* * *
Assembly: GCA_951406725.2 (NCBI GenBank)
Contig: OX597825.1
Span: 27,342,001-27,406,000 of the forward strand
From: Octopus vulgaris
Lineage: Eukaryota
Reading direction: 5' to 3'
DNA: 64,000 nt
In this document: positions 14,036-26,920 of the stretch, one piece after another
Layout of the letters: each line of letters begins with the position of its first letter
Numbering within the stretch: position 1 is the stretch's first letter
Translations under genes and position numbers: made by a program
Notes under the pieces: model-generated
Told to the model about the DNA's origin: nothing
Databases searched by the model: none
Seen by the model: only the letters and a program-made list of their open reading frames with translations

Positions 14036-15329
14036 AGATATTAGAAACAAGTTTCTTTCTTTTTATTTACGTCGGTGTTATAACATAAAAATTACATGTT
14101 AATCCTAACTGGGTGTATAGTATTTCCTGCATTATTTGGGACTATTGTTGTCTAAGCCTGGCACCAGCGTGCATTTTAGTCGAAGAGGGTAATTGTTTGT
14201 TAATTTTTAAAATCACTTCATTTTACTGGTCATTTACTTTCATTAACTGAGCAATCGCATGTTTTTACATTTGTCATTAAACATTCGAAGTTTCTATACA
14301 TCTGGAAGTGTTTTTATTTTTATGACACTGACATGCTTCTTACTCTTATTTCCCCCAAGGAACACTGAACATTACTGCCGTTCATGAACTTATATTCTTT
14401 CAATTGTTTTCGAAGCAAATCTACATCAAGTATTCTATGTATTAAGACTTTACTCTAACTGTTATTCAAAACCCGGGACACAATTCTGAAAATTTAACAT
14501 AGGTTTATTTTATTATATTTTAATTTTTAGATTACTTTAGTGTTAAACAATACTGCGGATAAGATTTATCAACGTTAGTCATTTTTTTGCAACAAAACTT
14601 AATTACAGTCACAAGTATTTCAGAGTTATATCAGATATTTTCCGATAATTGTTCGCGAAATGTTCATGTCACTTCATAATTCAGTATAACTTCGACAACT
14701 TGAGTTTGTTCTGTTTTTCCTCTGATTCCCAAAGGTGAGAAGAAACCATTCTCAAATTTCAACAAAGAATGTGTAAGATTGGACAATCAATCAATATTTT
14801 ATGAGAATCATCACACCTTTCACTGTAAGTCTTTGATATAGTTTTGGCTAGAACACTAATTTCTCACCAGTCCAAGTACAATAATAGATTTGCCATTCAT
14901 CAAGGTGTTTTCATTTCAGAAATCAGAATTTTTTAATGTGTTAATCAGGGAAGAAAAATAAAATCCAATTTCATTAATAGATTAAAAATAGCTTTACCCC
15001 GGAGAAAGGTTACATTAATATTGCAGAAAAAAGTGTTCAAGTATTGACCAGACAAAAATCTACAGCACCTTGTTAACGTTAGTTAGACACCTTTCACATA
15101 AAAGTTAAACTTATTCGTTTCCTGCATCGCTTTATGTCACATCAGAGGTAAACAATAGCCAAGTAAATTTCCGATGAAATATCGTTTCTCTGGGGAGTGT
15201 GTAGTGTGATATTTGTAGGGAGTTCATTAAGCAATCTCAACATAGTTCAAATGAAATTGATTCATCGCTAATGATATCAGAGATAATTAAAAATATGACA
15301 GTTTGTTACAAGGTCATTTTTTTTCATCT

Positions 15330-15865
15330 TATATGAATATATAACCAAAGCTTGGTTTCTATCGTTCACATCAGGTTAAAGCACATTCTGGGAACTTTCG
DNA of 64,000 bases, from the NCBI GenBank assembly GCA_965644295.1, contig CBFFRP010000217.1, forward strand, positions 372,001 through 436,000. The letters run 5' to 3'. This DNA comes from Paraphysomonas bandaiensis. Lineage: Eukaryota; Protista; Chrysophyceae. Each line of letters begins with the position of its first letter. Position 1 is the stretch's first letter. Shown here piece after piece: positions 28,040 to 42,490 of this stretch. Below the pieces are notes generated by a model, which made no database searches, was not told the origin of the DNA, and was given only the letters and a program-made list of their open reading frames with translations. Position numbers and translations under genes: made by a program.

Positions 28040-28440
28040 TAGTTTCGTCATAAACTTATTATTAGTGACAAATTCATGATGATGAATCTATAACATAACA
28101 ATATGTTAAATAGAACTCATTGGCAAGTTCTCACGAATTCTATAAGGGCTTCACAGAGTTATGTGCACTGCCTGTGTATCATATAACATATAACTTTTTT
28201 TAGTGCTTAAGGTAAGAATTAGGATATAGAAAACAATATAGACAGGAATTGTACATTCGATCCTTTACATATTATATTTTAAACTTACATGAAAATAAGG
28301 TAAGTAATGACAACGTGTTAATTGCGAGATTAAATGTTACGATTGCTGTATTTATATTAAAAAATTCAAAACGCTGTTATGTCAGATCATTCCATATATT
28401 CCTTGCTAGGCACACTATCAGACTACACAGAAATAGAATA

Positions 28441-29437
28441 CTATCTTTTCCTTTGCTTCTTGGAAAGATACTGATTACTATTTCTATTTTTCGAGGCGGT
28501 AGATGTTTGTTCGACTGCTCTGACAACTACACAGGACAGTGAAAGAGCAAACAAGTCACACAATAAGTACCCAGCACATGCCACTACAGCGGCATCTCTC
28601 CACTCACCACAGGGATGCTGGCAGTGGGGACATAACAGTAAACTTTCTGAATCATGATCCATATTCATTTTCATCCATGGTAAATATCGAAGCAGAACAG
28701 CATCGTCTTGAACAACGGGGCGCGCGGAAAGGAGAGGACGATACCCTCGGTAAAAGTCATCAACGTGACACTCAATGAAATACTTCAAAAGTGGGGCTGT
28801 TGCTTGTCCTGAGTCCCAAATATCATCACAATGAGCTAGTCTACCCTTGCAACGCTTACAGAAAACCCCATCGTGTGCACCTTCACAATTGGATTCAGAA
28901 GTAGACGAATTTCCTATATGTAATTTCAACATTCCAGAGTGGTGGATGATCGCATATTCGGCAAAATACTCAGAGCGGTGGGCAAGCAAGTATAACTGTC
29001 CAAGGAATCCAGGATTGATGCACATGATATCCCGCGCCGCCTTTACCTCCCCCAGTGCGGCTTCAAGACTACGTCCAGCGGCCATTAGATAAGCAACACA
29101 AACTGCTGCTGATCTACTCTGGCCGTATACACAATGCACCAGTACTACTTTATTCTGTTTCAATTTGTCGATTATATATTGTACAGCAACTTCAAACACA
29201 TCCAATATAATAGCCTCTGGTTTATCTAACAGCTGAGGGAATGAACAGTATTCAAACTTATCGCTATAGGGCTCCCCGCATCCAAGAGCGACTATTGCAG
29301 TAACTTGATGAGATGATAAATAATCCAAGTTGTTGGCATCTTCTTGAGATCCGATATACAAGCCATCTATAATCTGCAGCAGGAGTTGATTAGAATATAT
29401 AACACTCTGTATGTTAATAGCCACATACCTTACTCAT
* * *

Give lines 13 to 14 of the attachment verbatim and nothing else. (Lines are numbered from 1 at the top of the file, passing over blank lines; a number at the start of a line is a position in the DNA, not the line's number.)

Told to the model about the DNA's origin: nothing
Databases searched by the model: none